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tv   Charlie Rose  Bloomberg  September 15, 2015 9:00pm-10:01pm EDT

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♪ announcer: from our studios in new york city, this is "charlie rose." charlie: we begin this evening with the 2016 presidential race. speculation growing around the potential candidacy of vice president joe biden. in an emotional interview on " late night with stephen colbert", he questioned whether he has the energy to run. vice president biden: i do not think any man or woman should run for president unless number one, they know exactly why they would want to be president. and two, they can look folks out there and say, i promise you you
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have my whole soul, my energy , and my passion to do this. and i'd be lying if i said that i knew i was there. charlie: joining me now is john heilemann, host of "with all due respect." he reported today that the vice president met with a major campaign financier. joining us is cohost mark halperin. john dickerson a host of "face the nation." i am pleased to have all of them here on this program. we begin with joe biden. the significance of the fact that you reported that he met with a well-known bundler for barack obama who is supporting hillary clinton. john h.: robert wolf, a huge bundler for obama. someone who decided not to go
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with heller clinton in 2008. he raised a lot of money and became very personally close to obama in a way that no one else in the business committee has. and a golfing buddy. he has not raised any money for hillary clinton. he has not written her a check. if you're thinking about possible defectors from the clinton donor world, he would be someone you might want to talk to. the vice president met with him in secret on friday. for 90 minutes. the way i would describe it, is the beginning of a courtship. vice president biden is not asking donors to sign up because he does not know if he is going to run yet, but he is starting to laying the groundwork for that conversation. and this is an audacious move by biden. he has not been out publicly , himself. he, himself, has done a little bit of that.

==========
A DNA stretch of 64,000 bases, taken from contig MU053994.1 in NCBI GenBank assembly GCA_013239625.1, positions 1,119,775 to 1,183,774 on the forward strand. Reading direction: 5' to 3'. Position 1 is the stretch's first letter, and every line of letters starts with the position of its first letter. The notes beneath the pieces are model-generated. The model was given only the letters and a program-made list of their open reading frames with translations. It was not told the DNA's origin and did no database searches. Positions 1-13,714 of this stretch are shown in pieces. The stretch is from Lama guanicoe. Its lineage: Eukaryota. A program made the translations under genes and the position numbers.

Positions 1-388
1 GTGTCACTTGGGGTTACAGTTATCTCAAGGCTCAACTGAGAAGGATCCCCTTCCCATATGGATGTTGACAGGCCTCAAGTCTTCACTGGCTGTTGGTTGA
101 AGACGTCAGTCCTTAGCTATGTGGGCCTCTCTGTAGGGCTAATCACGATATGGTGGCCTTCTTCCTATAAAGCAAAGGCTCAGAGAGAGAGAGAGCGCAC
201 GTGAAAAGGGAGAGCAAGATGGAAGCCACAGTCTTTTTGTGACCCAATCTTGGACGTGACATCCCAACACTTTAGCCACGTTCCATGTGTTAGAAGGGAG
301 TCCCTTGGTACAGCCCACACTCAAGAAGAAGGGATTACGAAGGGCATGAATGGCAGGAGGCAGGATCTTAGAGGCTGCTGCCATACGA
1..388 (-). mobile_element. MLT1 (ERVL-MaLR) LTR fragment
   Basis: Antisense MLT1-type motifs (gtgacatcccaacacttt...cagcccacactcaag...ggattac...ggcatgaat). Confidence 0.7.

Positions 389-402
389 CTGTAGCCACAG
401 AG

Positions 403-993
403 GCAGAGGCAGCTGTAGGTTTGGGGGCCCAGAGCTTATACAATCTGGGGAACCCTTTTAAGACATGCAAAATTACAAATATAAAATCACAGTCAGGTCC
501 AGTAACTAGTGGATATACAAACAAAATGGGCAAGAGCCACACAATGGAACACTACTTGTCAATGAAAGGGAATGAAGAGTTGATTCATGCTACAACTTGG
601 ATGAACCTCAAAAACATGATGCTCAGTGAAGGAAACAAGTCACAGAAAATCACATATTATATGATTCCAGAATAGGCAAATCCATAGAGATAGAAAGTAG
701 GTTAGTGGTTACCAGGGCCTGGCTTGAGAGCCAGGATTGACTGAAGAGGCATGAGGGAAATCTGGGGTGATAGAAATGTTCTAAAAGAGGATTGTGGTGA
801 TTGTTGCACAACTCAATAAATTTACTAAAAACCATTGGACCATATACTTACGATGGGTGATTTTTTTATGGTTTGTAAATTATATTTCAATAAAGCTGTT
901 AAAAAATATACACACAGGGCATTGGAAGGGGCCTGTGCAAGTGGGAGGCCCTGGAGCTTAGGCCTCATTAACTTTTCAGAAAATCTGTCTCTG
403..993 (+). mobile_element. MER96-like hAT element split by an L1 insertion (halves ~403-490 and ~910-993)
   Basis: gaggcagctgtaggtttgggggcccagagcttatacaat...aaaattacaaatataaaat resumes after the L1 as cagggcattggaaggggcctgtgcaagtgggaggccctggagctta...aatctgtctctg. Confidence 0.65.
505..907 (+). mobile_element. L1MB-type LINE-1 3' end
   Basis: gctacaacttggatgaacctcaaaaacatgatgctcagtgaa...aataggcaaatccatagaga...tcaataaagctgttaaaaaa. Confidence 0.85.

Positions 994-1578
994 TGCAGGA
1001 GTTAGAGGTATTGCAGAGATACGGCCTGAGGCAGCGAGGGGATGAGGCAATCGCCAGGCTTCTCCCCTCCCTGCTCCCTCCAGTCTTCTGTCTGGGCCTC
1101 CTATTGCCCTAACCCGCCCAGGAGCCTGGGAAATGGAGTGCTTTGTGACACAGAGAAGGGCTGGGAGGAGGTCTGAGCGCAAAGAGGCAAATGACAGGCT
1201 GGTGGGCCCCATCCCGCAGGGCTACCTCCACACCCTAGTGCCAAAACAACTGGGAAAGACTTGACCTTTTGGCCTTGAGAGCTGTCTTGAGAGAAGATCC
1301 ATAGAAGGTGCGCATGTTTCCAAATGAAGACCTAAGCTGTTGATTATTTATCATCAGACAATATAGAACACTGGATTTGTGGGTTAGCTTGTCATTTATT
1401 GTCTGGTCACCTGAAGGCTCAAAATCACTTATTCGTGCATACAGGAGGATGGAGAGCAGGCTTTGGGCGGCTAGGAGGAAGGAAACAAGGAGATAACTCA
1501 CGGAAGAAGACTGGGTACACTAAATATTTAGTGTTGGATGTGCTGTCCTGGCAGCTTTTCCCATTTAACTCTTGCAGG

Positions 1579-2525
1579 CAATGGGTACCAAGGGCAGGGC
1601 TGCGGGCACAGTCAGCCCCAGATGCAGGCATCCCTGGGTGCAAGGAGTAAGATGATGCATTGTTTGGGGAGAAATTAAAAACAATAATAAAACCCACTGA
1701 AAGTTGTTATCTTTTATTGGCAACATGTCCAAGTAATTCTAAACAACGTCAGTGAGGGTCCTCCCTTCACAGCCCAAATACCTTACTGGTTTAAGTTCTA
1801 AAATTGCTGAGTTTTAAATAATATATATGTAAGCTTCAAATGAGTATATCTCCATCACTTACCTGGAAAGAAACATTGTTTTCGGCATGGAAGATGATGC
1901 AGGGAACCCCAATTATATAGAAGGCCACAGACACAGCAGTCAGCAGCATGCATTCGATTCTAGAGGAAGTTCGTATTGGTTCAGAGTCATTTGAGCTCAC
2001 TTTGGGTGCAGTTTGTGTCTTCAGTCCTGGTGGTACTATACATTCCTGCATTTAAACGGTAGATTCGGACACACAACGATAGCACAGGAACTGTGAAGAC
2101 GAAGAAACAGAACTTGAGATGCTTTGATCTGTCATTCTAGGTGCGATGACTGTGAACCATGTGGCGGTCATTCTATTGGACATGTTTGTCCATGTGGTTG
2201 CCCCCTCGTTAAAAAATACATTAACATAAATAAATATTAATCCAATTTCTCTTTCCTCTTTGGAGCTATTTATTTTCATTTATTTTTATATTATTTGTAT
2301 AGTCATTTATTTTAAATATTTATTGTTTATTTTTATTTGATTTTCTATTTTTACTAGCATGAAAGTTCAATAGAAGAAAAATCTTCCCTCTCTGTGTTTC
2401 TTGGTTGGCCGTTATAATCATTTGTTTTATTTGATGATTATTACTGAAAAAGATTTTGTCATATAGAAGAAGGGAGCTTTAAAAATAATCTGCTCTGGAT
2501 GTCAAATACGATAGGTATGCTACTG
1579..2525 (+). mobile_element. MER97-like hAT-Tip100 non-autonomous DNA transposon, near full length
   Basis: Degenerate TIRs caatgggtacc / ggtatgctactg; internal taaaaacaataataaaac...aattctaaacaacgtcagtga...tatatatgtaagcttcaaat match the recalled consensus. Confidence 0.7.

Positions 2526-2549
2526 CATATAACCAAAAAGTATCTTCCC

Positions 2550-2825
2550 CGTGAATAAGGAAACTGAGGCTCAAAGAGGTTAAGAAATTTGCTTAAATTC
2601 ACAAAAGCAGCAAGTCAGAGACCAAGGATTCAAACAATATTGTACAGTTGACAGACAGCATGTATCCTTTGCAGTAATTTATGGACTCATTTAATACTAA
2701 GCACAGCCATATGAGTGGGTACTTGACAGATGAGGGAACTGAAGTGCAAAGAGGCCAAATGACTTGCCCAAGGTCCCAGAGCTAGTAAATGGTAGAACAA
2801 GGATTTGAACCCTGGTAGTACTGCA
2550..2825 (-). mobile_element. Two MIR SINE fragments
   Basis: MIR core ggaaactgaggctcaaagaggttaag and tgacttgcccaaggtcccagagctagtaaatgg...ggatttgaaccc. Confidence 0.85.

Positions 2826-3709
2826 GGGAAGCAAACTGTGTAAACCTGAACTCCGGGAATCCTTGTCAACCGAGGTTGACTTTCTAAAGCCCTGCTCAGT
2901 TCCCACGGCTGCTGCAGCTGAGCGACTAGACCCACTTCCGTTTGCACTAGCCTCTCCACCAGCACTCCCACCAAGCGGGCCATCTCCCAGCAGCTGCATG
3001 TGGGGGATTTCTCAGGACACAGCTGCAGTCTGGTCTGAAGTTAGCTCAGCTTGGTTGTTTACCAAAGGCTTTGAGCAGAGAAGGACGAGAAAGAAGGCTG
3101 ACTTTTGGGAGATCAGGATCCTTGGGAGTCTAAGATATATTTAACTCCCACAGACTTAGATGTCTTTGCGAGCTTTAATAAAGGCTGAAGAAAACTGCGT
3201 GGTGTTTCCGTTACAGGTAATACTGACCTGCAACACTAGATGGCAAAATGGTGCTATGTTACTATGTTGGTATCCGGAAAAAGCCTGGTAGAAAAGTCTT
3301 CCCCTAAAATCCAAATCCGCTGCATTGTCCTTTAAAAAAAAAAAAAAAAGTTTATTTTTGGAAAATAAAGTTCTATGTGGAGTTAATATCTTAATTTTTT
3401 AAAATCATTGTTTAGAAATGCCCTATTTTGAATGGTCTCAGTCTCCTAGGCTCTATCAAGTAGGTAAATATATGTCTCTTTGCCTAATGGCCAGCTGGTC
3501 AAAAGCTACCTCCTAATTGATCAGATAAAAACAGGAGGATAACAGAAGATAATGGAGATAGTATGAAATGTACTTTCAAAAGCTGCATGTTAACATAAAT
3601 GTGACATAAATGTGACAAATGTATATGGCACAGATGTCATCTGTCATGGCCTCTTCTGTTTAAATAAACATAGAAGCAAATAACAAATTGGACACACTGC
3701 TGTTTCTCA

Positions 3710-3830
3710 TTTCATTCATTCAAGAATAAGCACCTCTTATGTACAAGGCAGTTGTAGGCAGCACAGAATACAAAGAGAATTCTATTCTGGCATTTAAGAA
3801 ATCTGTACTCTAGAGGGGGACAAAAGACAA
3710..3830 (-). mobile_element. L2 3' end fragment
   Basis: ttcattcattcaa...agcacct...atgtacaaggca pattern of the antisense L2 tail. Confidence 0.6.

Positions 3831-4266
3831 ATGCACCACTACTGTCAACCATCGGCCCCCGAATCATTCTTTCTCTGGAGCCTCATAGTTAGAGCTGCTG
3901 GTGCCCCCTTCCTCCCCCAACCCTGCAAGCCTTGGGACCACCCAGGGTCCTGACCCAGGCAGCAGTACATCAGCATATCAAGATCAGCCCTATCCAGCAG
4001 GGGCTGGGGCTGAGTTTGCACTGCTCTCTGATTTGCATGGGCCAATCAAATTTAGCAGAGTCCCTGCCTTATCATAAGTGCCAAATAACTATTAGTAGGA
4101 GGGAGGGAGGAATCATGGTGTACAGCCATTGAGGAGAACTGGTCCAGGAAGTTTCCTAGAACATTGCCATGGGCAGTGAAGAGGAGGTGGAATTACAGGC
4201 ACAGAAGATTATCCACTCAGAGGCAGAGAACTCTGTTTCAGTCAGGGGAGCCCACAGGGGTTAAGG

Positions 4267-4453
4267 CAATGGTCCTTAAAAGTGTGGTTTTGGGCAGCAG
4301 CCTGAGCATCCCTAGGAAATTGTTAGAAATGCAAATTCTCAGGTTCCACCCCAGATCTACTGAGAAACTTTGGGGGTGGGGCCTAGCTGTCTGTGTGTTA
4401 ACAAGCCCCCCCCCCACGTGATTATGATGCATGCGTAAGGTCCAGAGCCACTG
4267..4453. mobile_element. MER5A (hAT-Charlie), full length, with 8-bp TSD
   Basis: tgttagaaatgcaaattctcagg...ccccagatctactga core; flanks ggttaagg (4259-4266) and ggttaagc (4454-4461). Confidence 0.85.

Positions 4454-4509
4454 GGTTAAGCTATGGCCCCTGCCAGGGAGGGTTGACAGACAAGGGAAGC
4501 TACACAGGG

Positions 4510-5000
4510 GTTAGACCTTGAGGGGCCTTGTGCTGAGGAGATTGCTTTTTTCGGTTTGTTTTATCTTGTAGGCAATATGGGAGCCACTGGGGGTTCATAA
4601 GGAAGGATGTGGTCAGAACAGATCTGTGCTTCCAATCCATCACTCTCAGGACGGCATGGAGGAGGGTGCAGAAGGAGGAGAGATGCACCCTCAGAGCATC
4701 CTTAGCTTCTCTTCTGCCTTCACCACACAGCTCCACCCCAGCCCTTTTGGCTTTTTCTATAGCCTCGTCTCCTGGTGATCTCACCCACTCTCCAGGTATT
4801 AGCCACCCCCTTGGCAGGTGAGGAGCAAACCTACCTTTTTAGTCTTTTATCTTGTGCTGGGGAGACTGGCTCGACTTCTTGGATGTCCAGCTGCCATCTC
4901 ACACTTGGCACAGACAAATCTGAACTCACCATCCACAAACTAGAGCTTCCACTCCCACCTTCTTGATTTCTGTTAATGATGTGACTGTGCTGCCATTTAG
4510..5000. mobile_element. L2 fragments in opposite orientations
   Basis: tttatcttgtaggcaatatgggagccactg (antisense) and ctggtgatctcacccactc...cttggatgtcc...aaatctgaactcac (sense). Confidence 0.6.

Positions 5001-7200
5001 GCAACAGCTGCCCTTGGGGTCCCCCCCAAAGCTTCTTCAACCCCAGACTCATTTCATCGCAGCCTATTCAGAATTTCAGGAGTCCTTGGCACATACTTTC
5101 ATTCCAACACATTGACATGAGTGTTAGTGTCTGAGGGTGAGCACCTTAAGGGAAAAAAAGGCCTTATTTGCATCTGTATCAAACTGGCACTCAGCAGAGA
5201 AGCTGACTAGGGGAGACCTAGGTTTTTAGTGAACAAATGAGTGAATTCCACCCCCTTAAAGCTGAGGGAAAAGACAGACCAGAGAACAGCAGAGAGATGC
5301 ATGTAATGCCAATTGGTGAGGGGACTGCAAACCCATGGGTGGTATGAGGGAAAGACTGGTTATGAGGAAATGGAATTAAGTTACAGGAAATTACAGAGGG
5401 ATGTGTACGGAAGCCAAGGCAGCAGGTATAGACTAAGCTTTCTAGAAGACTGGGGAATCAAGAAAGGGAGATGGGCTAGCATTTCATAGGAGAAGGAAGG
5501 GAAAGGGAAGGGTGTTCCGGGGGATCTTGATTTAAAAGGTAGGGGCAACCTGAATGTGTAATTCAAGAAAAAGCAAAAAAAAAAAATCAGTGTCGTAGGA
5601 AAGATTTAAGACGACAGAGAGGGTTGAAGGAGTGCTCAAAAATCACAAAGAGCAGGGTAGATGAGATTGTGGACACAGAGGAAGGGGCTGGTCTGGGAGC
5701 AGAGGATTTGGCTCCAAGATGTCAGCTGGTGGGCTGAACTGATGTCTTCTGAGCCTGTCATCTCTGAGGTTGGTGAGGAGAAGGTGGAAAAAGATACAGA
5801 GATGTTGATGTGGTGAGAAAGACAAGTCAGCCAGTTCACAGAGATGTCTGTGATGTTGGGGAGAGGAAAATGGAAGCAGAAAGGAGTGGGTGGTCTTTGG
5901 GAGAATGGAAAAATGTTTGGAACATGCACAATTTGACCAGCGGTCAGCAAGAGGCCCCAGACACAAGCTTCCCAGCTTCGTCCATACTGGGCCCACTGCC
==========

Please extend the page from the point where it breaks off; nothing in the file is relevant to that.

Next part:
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they wanted to keep it quiet and that did not happen because of me. for him to go -- he has also been careful about not riling up the clintons. for him to go and meet with a goldplated donor. charlie: been unsuccessful. john h.: a move to a different kind of posture, more audacity on his part, and shows you that although he has not yet decided he is moving in the direction of yes and not in the direction of no. right now the momentum is for yes. charlie: mark, do you agree with that? mark: i agree he is doing a lot of things because he has his eye on the clock. while i think this is a personal and not a political decision, i don't think he needs to do nearly as much to raise money and build an organization as a normal candidate, there is no doubt the people around joe biden have said to him there are certain things we need to do, you need to do, if this is going to be plausible, and he's moved